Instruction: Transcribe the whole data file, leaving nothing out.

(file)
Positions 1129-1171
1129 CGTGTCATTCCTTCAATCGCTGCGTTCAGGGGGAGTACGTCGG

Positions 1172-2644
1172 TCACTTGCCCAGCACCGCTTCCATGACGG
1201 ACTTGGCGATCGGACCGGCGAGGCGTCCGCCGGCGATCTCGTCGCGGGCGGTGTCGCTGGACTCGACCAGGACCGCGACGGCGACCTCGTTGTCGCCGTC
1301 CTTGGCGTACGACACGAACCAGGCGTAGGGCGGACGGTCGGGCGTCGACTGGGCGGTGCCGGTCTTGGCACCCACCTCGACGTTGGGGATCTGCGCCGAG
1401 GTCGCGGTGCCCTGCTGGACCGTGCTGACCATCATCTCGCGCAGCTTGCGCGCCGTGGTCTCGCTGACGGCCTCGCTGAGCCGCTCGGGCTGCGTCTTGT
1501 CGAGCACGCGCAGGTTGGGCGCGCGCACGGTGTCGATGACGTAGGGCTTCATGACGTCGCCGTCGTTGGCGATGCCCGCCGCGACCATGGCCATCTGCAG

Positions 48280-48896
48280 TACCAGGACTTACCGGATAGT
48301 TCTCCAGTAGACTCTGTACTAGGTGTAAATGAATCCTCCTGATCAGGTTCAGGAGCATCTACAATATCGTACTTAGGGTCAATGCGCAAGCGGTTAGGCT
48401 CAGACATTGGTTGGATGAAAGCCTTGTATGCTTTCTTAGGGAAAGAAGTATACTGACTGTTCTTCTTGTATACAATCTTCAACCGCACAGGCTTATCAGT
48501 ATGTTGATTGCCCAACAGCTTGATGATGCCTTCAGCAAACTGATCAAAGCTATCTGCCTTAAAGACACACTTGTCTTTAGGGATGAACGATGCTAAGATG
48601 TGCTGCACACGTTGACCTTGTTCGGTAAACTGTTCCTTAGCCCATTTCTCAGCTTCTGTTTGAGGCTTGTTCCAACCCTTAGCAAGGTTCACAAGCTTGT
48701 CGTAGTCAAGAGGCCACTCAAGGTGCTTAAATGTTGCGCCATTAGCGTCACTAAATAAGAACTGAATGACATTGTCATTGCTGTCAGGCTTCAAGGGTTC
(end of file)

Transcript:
Positions 1129-1171
1129 CGTGTCATTCCTTCAATCGCTGCGTTCAGGGGGAGTACGTCGG

Positions 1172-2644
1172 TCACTTGCCCAGCACCGCTTCCATGACGG
1201 ACTTGGCGATCGGACCGGCGAGGCGTCCGCCGGCGATCTCGTCGCGGGCGGTGTCGCTGGACTCGACCAGGACCGCGACGGCGACCTCGTTGTCGCCGTC
1301 CTTGGCGTACGACACGAACCAGGCGTAGGGCGGACGGTCGGGCGTCGACTGGGCGGTGCCGGTCTTGGCACCCACCTCGACGTTGGGGATCTGCGCCGAG
1401 GTCGCGGTGCCCTGCTGGACCGTGCTGACCATCATCTCGCGCAGCTTGCGCGCCGTGGTCTCGCTGACGGCCTCGCTGAGCCGCTCGGGCTGCGTCTTGT
1501 CGAGCACGCGCAGGTTGGGCGCGCGCACGGTGTCGATGACGTAGGGCTTCATGACGTCGCCGTCGTTGGCGATGCCCGCCGCGACCATGGCCATCTGCAG

Positions 48280-48896
48280 TACCAGGACTTACCGGATAGT
48301 TCTCCAGTAGACTCTGTACTAGGTGTAAATGAATCCTCCTGATCAGGTTCAGGAGCATCTACAATATCGTACTTAGGGTCAATGCGCAAGCGGTTAGGCT
48401 CAGACATTGGTTGGATGAAAGCCTTGTATGCTTTCTTAGGGAAAGAAGTATACTGACTGTTCTTCTTGTATACAATCTTCAACCGCACAGGCTTATCAGT
48501 ATGTTGATTGCCCAACAGCTTGATGATGCCTTCAGCAAACTGATCAAAGCTATCTGCCTTAAAGACACACTTGTCTTTAGGGATGAACGATGCTAAGATG
48601 TGCTGCACACGTTGACCTTGTTCGGTAAACTGTTCCTTAGCCCATTTCTCAGCTTCTGTTTGAGGCTTGTTCCAACCCTTAGCAAGGTTCACAAGCTTGT
48701 CGTAGTCAAGAGGCCACTCAAGGTGCTTAAATGTTGCGCCATTAGCGTCACTAAATAAGAACTGAATGACATTGTCATTGCTGTCAGGCTTCAAGGGTTC